Despite over 20 years of academic hype, international human resource management (IHRM) literature has been only partly successful in its original claim to offer a universal panacea for complexities of managing people that can transcend national, cultural and economic divides. This paper provides evidence from earlier studies on limited nature of geographic coverage of the mainstream IHRM writing and surveys the editorial membership, policies and guidelines of a select number of journals with a view to contribute to our understanding of North American and Western European domination in this field. Exploring the major constraints in geographical and cultural reach of the IHRM journals and the geographic homogeneity in the membership profiles of their editorial boards, the paper offers strategies for change towards a more inclusive approach to research and writing in the field of IHRM.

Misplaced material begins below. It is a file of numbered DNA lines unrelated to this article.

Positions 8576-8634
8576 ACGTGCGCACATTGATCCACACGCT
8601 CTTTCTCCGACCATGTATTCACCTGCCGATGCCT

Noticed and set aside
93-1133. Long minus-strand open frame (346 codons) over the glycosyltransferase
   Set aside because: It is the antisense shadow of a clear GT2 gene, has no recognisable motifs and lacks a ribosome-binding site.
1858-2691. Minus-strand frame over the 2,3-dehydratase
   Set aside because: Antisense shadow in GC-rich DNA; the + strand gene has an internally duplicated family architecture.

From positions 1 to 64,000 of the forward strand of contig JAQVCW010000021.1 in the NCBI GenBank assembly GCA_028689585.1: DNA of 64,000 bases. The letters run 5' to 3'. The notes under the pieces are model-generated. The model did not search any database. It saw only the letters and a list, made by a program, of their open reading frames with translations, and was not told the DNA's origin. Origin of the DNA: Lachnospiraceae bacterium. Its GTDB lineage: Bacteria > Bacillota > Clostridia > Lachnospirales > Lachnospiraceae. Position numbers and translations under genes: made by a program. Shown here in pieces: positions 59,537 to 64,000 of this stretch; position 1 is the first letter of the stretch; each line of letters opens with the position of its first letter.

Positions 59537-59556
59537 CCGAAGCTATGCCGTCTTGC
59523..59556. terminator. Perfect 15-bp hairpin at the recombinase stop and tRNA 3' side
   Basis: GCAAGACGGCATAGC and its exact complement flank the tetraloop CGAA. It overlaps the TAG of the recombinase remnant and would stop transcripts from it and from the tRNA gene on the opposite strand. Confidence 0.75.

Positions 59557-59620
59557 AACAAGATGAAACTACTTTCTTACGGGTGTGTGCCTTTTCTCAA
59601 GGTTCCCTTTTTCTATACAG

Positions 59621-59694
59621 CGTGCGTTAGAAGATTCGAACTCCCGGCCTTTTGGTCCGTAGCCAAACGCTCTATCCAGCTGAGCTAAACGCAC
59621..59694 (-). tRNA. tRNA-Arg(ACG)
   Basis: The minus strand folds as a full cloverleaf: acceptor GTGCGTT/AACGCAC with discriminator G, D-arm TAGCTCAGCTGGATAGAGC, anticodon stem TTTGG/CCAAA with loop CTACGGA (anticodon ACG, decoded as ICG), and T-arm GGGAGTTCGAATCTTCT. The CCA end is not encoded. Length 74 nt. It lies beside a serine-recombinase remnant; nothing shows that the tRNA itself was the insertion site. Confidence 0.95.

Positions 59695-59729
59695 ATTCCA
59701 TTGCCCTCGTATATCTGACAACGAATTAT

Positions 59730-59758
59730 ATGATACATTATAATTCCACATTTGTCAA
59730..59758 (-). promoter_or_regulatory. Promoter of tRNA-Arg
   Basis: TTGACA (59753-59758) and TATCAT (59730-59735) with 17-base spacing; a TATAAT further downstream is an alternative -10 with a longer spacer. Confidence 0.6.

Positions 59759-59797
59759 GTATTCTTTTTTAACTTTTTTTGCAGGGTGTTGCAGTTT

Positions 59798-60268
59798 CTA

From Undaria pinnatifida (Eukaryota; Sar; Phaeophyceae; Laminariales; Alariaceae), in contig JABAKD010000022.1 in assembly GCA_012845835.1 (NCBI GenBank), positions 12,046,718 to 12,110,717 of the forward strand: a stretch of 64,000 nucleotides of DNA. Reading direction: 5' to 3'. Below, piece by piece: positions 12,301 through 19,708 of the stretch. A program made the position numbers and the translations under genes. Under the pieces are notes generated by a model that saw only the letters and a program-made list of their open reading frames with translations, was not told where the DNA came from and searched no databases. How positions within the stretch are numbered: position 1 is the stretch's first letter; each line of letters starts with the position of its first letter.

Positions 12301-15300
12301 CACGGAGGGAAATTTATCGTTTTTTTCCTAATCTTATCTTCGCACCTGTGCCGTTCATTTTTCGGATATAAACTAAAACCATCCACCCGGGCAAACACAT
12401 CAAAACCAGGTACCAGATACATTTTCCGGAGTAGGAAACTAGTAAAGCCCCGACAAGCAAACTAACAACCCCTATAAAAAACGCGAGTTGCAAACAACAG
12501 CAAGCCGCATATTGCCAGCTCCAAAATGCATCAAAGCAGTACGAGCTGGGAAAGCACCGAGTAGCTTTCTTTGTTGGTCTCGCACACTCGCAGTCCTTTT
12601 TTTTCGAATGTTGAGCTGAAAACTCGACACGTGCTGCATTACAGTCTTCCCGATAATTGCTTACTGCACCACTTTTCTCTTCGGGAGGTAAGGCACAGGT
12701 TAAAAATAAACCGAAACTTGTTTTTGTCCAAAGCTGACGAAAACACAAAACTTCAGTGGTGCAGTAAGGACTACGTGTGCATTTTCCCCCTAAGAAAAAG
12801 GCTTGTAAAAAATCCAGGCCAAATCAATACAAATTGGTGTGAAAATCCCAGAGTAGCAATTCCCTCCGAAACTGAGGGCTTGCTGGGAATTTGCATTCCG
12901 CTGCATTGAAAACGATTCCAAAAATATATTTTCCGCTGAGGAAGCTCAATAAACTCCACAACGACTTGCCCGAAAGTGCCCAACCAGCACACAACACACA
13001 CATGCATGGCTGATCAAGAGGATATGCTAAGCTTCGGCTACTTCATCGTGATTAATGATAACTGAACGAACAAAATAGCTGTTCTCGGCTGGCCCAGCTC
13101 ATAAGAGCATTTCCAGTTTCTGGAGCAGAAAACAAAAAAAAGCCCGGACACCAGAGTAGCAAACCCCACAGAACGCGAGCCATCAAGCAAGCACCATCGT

Ozbilgin, M. (2004), "“International” human resource management: Academic parochialism in editorial boards of the “top” 22 journals on international human resource management", Personnel Review, Vol. 33 No. 2, pp. 205-221. https://doi.org/10.1108/00434804105180559Download as .RIS
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